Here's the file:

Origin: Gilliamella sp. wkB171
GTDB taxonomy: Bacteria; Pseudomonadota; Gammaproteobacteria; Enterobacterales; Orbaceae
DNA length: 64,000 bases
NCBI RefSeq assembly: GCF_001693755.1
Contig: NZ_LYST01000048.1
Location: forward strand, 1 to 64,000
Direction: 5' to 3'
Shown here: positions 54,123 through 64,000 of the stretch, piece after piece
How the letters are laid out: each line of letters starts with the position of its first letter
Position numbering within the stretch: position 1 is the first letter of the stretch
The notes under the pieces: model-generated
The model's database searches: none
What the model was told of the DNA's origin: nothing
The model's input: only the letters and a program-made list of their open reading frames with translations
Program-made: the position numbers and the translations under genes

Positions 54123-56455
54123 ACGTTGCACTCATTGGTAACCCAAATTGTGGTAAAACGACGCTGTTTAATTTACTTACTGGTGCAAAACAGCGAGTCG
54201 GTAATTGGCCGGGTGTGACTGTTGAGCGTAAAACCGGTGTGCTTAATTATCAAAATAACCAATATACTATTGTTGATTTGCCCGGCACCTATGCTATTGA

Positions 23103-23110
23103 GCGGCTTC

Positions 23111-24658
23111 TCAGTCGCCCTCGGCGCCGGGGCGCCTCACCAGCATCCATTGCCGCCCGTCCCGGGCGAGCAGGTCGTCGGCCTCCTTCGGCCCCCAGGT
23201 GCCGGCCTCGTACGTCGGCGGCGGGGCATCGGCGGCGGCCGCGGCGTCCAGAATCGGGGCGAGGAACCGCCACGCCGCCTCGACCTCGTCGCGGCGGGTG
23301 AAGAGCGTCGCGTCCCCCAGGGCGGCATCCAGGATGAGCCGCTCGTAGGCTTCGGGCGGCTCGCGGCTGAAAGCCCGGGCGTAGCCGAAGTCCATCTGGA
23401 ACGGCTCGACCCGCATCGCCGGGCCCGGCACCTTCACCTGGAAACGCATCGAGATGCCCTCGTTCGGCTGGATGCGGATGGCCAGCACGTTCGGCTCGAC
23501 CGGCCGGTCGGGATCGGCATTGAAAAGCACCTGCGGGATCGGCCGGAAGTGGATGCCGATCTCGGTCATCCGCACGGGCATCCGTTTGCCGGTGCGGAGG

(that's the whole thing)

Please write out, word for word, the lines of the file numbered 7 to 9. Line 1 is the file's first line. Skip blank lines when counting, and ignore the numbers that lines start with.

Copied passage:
Direction: 5' to 3'
Shown here: positions 54,123 through 64,000 of the stretch, piece after piece
How the letters are laid out: each line of letters starts with the position of its first letter